In the case of Edwards and Lewis v UK the ECHR held that the ex parte PII procedures adopted in those cases violated the applicants' right to a fair trial (Article 6). The defence cases involved allegations of entrapment by the police and the Court felt that the ex parte process was not a fair way to deal with the issues as the Judges had to make findings of fact before deciding upon disclosure. Those findings of fact were reached after hearing only one side - the prosecution. The answer, the Strasbourg Court suggested, might lie in the appointment of a 'special' or 'independent' counsel to argue the Defendant's case but who would be duty bound not to reveal the sensitive issues that he has heard about to the defence.
R v H & C  2 AC 134 was the first domestic case that successfully relied on the argument for special counsel (the authors represented H). The case eventually went to the House of Lords and a seven stage test was laid down for Judges considering disclosure and PII. This effectively limited the use of special counsel to exceptional cases only.
The Lords decided that the prosecution, and not the Courts, should primarily decide on issues of disclosure - i.e. a prosecutor will decide first of all if material is relevant and if it isn't there is no need to disclose or see the Judge, never mind seek a PII ruling if the material is sensitive. This leads to the danger that the prosecution will simply decide that material which is sensitive is actually not relevant anyway and therefore, even if the defence have asked for disclosure of the same, the material is not disclosed and even the Court is excluded. The defence however still has a right to apply to the Court for disclosure and the Lords reminded the Crown that the starting point is the 'Golden Rule', i.e. that any material which weakened the prosecution case or strengthened that of the defence should be disclosed and that that rule should be read fairly widely.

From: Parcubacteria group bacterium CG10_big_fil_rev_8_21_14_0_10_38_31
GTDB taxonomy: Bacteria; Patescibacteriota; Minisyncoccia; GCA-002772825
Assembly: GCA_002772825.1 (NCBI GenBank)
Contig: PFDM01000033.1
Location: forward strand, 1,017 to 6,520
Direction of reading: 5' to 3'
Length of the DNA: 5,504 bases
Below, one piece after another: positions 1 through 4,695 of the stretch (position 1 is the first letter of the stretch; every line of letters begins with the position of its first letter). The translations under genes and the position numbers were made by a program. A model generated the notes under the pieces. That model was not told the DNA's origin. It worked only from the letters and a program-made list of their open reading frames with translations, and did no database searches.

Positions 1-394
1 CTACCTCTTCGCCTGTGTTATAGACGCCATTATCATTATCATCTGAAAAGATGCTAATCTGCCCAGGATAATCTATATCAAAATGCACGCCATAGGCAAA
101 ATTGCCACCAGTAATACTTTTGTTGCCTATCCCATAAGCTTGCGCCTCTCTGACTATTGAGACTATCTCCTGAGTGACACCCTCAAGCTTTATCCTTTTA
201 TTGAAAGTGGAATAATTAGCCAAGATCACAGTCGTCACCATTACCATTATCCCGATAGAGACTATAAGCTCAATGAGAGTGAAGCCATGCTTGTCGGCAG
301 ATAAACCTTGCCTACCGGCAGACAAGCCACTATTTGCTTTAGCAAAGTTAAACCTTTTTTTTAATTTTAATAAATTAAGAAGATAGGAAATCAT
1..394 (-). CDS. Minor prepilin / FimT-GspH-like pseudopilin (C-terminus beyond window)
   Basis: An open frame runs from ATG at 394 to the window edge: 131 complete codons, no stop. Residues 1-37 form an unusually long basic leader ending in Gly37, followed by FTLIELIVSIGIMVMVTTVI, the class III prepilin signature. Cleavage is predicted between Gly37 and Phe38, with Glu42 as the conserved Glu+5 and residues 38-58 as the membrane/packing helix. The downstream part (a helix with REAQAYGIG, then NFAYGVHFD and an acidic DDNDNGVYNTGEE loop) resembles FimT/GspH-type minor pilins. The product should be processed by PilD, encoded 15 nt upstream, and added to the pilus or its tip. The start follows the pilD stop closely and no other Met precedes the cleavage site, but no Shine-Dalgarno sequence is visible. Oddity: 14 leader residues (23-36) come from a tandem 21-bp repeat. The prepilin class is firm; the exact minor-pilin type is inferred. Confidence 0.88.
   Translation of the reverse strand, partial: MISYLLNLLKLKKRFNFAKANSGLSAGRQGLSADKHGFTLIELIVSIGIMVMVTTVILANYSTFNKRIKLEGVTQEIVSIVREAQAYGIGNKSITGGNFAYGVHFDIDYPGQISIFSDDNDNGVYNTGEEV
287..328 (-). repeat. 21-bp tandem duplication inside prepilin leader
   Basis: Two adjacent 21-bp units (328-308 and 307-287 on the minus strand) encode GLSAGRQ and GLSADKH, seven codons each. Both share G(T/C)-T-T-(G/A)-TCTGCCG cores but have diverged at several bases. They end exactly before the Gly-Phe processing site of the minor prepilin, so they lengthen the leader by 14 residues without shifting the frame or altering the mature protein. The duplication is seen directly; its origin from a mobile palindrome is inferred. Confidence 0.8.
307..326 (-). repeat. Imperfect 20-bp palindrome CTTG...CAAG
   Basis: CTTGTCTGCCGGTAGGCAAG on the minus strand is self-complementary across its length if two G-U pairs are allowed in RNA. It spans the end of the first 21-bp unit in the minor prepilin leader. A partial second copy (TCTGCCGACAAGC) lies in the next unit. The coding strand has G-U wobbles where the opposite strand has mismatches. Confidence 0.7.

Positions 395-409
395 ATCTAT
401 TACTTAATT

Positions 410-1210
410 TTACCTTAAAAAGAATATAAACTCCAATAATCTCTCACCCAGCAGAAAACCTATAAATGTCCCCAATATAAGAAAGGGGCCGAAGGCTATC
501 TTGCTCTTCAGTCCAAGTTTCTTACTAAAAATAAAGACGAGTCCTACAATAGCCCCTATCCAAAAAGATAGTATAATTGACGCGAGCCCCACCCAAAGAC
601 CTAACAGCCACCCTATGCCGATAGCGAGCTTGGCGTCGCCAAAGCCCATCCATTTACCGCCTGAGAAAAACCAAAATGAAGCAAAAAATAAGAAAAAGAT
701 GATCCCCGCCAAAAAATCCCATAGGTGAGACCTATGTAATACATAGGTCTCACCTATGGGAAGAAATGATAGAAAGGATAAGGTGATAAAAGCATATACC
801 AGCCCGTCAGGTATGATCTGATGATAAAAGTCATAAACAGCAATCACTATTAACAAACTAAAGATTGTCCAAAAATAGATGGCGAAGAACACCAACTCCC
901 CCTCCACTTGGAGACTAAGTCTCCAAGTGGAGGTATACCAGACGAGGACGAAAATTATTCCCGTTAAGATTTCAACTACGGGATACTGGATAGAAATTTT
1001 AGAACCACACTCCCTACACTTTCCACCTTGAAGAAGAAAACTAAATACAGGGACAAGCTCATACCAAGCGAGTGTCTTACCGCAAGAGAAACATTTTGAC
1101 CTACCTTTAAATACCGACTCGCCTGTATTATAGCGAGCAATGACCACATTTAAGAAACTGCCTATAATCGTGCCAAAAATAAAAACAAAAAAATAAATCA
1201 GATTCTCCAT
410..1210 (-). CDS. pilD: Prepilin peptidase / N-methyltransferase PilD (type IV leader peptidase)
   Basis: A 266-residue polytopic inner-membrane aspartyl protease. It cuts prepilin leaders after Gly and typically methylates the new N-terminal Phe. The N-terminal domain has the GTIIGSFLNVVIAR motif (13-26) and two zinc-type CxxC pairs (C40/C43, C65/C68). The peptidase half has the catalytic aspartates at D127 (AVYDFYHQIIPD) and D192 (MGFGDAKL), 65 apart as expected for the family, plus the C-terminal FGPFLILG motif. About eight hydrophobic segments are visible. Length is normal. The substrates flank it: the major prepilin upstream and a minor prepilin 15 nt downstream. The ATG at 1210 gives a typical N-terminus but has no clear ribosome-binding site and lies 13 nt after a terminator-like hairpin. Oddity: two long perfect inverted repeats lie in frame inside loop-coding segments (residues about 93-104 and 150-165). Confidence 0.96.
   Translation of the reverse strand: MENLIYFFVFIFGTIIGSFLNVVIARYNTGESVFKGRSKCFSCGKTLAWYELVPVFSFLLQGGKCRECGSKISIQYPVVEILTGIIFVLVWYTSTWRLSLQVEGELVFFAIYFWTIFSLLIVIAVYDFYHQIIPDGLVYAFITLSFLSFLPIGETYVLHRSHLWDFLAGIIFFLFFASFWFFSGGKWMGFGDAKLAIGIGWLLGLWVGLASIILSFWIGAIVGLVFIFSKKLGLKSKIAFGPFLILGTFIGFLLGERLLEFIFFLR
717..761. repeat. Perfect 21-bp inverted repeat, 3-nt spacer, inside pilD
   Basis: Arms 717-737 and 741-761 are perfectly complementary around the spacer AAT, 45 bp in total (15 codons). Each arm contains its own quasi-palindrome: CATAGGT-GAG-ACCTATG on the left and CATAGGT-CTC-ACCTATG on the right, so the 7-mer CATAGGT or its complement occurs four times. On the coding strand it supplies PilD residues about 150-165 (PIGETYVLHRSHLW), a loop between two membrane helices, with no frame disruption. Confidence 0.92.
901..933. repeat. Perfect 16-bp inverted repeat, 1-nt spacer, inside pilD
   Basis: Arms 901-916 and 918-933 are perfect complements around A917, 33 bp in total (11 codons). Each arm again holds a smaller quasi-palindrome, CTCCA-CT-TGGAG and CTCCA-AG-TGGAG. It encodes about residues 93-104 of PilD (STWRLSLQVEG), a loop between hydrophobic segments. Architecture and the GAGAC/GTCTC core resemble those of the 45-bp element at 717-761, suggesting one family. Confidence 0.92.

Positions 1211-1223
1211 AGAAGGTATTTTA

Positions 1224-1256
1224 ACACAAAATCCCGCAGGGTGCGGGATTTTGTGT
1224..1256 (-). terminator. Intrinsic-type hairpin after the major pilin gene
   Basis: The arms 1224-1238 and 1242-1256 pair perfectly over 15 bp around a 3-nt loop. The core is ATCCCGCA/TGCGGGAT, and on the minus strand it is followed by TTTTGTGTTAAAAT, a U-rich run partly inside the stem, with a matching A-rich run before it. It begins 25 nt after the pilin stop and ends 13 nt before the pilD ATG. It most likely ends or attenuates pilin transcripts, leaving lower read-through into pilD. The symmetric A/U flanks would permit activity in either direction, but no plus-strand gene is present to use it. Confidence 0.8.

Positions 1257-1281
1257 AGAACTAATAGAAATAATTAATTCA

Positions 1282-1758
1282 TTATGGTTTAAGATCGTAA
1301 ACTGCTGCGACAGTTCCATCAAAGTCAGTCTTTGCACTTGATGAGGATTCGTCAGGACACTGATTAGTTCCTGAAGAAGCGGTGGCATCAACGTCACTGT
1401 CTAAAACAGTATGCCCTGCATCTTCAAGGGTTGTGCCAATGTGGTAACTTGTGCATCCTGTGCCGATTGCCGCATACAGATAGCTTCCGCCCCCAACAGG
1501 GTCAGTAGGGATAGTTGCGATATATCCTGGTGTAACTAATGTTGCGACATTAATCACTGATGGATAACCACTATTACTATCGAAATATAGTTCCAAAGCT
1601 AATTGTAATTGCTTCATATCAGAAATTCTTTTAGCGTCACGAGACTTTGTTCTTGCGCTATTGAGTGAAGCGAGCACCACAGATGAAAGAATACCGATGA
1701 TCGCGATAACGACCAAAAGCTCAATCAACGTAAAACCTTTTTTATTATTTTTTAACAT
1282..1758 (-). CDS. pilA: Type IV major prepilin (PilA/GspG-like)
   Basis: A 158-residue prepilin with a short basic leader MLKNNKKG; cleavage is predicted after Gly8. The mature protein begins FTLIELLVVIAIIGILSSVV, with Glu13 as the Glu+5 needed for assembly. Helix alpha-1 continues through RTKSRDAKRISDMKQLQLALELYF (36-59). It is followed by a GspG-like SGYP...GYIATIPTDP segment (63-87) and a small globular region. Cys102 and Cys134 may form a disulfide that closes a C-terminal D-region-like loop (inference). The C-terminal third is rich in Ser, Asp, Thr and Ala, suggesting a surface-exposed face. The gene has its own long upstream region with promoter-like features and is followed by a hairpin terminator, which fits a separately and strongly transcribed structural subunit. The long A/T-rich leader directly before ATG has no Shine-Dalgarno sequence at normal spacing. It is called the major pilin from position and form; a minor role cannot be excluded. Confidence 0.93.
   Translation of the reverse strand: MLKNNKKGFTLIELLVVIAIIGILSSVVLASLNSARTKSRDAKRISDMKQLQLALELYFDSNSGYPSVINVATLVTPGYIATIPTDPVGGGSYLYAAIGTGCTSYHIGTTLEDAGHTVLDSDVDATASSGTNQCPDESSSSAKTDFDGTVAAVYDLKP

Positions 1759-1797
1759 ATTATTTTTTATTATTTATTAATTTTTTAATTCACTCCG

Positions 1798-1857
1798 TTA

A 'Protocol' on disclosure was published. Its aim was to set down clear guidance on how Judges and the parties to a criminal case should deal with the issue of disclosure of 'unused' material. It advocated a 'sea-change' in the approach to the handling and management of unused material. There was concern that too much was being disclosed which was leading to spiralling costs and lack of proper scrutiny.
The Protocol does made it clear that many so called Defence Statements, had been so lacking in detail that they hardly qualified for the title. Now Judges are told that they have a duty to make sure DCSs are up to the mark and if not the defendants can expect their juries to hear adverse comments about their defence, as well as affecting the prospects of any application for further disclosure.
In September 2011 Lord Justice Gross published the latest judicial guidance on disclosure; "Review of Disclosure in Criminal Proceedings". This is especially useful in providing guidance on very heavy complex cases where disclosure has always been an issue. The Review followed from a number of high profile cases where the prosecutions had failed following disclosure issues - see R v Rees (2011) the axe-murder acquittal at the Old Bailey (Jonathan Lennon was junior counsel for Rees) - see page 38 of Review. This latest guidance touches on the issue of dealing with masses of 'unused' (i.e. not used by the prosecution) material held in computers seized from suspects/defendants.